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Smartphone Security Questioned Following Snapchat Hacking

Smartphone Security Questioned Following Snapchat Hacking
Eric Huebner

Since its creation in mid-2011 by two Stanford dropouts, Snapchat has rapidly grown from an unknown startup to a ubiquitous piece of software that seems to appear on everyone’s smartphone these days. The photo-sharing app allows users to send temporary photographs to their friends. These photos, which can be embellished with filters, text and user-created drawings, disappear after a short period, typically just a few seconds, selected by the sender. Over 400 million photographs are sent each day by the app’s 30 million active users.

To simply refer to the app as a popular one would be a massive understatement. It’s owners recently turned down acquisition offers from both Facebook and Google for $3 billion and $4 billion, respectively. But this success has just had a pall cast over it.

On New Year’s Eve, the app’s security was breached, which led to the phone numbers and usernames of 4.6 million users being leaked to the public by a group of hackers that wished to draw attention to the vulnerability of the security systems that Snapchat was using to protect personal information. For an app whose very success is predicated on the transient, confidential nature of its content, this revelation is highly disturbing for many users.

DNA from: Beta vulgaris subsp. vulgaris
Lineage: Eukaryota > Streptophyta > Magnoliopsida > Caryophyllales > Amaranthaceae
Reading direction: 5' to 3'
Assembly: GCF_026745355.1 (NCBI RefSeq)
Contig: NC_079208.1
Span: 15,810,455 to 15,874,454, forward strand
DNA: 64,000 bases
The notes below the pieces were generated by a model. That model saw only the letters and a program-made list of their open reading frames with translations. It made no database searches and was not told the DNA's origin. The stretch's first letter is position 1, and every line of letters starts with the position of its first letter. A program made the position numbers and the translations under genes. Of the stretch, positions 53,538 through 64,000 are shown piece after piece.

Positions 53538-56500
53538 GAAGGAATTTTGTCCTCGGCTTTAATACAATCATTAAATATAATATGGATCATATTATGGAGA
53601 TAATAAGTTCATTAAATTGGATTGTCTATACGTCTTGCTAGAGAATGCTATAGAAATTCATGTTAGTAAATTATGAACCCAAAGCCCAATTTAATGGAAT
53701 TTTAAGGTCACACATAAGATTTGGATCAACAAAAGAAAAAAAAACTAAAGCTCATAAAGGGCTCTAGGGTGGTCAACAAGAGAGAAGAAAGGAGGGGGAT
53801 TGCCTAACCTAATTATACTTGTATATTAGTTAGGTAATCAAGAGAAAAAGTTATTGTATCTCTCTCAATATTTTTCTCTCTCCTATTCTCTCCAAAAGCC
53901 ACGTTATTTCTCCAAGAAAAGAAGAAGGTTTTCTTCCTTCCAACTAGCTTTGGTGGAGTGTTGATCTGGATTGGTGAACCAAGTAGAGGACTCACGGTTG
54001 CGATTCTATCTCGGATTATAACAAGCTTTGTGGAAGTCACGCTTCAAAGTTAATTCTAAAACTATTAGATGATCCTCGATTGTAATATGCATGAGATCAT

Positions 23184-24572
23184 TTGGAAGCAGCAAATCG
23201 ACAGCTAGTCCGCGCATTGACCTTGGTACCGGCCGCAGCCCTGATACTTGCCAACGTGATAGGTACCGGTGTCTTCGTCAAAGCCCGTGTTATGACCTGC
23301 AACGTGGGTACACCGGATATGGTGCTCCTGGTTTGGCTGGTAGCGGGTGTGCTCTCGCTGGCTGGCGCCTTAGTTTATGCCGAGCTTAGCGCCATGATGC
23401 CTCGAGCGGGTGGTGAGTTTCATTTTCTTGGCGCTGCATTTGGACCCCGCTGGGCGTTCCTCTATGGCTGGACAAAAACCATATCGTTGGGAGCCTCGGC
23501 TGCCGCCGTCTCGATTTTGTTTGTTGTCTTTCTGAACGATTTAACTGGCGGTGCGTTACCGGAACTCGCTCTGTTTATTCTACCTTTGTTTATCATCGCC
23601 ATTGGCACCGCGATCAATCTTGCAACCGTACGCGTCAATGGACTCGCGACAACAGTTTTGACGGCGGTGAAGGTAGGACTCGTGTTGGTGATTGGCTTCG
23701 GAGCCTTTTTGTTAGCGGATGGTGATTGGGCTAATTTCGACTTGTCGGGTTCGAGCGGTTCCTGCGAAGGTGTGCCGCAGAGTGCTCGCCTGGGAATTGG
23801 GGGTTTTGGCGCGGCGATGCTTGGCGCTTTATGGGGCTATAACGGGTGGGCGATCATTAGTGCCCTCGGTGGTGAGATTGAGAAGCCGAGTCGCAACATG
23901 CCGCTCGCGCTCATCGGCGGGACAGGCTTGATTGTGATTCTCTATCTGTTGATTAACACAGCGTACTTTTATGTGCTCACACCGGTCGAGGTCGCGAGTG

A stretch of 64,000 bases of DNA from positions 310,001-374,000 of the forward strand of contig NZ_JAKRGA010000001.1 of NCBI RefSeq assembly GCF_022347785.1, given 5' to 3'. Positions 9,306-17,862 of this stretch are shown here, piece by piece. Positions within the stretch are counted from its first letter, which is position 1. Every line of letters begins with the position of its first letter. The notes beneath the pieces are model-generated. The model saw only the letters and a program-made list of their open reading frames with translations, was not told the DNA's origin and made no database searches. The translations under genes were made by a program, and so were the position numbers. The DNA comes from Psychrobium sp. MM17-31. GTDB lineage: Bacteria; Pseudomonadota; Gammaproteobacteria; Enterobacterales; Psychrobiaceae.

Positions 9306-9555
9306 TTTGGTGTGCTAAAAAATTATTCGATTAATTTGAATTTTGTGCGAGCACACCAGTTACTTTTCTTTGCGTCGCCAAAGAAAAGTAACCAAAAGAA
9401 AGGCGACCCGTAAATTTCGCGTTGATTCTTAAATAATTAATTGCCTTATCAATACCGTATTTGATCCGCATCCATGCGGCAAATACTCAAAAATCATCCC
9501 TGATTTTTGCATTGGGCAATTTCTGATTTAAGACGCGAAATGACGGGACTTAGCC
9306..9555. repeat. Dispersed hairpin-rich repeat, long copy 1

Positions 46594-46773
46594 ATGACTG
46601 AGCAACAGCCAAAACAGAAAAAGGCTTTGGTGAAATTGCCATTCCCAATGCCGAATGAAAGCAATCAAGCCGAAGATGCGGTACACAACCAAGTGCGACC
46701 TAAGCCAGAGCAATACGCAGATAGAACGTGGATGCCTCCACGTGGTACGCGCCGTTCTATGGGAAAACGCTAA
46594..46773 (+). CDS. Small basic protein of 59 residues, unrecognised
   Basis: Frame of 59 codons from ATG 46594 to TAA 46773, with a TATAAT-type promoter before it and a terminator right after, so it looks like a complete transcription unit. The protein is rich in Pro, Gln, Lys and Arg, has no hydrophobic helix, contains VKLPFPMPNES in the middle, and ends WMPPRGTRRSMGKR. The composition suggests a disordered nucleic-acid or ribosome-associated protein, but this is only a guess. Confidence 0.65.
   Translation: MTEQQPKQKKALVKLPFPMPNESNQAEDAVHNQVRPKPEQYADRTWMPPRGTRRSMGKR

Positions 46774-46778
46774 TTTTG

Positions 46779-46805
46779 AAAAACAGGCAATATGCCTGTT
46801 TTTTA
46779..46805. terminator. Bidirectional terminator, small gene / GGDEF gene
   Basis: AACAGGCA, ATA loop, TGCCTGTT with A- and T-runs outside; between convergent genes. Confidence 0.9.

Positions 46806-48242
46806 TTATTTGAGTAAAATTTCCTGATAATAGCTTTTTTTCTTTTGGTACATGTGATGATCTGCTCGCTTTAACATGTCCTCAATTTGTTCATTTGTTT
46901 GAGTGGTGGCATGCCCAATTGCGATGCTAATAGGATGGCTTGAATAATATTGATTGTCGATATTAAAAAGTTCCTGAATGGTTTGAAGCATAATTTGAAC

In order to assuage user doubts, Snapchat will release an updated version of its app that allows users to disable the “Find Friends” feature, which was directly involved in the security breach.

All of this comes on the heels of two warnings delivered in August and on Christmas Day to Snapchat by Australian security firm Gibson Security that stated that the app had severe vulnerabilities. Although the disabling of the “Find Friends” feature may solve the problem temporarily, the incident does raise several questions regarding privacy in smartphone apps, a subject that has only been tangentially discussed in the media in conjunction with general web privacy.

For those worried that their information may have been compromised, Gibson, the same firm that first warned Snapchat of its security deficiencies, has created a free online tool to help users identify if their information was among that which was leaked. Users can access it by visiting the site http://lookup.gibsonsec.org/ and typing in their username. If their data has been compromised, the website will inform the user.

While it’s far too early to know if this massive leak will end Snapchat’s streak of explosive growth, it may give other brands that traffic in large amounts of confidential data reason to pause and reevaluate their own security. In today’s age of social media, information is a valuable commodity and those who are reckless with it may suffer greatly as consumers turn to more trusted brands.

 

[Sources: CNN, BusinessInsider]

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